Wessels Living History Farm - York Nebraska Farming in the 1930s
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Community Churches

  United Brethren Church, York, NE  
During the Depression, many people lost hope. But even as some families left their farms, others gained strength from community churches. No one had money, but farm families took care of each other, as well as their church's minister. Preachers were paid very little, or nothing at all in the 1930s. People who went to a church often invited the minister and his family to simple farm meals with foods from the garden.

Churches were usually a center for community and social events. A Church potluck dinner gave friends and neighbors a chance to share food and visit. And young people met at church events. When Mildred Opitz visited her aunt and uncle in York, she went to the church where her aunt taught Sunday school. Mildred stayed for the church picnic and met Chris, a man she later married.

The Federal Writers Project realized what an important part churches played in community life.

"The church supper, held once or twice a year with most congregations as a means of raising money, might not be much of an event for the city-dwellers accustomed to eating out; but for rural people it is something of a treat to get together in a crowded basement, exchange gossip, inhale the inevitable smell of coffee, and choose their dinner from two or three tables loaded down with all kinds of food. The election dinner is much the same kind of festivity; usually given on the evening of election day. The annual church picnic, generally held on a hot late-summer day, provides many hard-working Hollis MillerNebraskans with one of their few chances to get to a park where there are trees, maybe to go swimming if there is a pool, and to take part in the races or ball games that are ordinarily on the program."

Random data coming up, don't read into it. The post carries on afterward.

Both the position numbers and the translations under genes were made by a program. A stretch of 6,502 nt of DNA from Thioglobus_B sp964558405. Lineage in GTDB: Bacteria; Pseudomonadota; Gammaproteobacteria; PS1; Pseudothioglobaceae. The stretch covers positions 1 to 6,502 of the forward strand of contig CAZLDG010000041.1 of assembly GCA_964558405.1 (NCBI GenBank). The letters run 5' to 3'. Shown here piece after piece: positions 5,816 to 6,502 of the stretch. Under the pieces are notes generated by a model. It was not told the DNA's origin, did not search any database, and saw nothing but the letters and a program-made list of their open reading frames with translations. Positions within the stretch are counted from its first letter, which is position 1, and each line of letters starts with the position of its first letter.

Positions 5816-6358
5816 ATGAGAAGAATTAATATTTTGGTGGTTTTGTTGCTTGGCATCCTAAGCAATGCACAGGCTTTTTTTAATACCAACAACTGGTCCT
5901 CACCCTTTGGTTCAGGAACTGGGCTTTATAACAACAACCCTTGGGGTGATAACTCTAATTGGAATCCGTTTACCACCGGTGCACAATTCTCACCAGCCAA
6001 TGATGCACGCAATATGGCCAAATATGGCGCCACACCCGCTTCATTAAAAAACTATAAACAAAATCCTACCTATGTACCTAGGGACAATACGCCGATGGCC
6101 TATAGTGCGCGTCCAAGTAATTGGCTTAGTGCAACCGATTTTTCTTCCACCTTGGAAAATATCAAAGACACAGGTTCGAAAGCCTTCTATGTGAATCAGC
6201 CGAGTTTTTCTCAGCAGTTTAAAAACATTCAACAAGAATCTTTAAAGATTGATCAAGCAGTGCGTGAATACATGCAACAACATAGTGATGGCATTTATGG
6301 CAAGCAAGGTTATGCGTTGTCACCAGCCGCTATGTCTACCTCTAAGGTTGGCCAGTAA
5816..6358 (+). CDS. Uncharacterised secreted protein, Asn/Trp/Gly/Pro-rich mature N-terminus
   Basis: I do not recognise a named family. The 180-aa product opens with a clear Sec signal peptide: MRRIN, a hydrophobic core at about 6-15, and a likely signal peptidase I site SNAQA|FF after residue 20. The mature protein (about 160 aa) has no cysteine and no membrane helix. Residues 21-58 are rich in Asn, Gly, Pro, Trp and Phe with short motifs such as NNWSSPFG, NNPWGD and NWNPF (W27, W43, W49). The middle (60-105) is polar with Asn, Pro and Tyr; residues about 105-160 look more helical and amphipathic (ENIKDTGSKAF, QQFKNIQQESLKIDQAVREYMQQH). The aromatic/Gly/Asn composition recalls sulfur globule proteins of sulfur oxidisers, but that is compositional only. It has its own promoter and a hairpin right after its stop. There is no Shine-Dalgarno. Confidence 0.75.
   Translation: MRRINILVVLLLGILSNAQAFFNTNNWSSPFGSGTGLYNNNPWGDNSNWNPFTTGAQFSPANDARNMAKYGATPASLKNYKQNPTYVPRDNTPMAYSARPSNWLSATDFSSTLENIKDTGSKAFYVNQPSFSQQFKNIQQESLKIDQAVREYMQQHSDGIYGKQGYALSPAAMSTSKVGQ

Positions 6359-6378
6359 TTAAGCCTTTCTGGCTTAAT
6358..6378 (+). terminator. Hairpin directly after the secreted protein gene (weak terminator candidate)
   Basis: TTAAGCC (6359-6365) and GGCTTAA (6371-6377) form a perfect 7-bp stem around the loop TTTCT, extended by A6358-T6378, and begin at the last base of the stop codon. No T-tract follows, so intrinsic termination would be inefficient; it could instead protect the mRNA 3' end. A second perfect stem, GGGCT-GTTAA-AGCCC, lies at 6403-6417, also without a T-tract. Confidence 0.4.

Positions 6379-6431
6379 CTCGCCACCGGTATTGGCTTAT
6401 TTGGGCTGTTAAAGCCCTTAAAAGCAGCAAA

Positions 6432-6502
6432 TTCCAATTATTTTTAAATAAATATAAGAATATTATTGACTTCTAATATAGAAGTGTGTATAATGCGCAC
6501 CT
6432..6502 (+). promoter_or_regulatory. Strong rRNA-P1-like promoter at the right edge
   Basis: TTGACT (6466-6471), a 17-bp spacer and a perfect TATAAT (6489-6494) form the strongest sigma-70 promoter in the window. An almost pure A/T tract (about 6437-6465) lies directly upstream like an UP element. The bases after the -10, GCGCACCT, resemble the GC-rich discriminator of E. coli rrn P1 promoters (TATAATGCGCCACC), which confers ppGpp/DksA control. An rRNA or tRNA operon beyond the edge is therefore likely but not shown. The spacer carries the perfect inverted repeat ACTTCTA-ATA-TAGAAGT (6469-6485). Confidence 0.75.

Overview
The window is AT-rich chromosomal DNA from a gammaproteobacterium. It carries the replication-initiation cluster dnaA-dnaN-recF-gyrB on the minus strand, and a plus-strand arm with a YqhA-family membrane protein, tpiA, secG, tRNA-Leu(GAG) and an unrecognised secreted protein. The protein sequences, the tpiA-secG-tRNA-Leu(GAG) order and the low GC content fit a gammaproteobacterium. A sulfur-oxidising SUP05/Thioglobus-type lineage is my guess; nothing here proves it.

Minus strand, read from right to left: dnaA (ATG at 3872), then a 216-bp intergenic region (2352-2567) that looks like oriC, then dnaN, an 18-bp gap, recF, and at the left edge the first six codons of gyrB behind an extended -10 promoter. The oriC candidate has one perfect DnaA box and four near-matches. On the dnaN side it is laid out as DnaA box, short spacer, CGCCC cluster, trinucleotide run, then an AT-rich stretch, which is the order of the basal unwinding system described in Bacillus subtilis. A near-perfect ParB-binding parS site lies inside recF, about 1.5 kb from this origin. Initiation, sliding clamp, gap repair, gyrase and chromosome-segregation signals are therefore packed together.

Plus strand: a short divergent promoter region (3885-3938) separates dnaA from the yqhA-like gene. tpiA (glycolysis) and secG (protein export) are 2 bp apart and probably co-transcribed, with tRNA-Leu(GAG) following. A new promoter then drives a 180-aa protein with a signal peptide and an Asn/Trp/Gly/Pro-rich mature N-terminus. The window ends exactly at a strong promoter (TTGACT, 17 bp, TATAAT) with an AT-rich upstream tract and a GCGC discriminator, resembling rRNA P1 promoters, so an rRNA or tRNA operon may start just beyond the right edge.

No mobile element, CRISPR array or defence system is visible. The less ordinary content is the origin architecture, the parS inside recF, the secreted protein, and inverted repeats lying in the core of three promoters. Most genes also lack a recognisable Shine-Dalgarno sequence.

Churches were also central to the effort to provide relief to those families who were experiencing hard times. Hollis Miller (right) remembers that church parishioners made sure the minister's family had food and clothes, even if they were hand-me-downs.

Written by Claudia Reinhardt and Bill Ganzel, the Ganzel Group. First written and published in 2003.

 

Diversity in Religion


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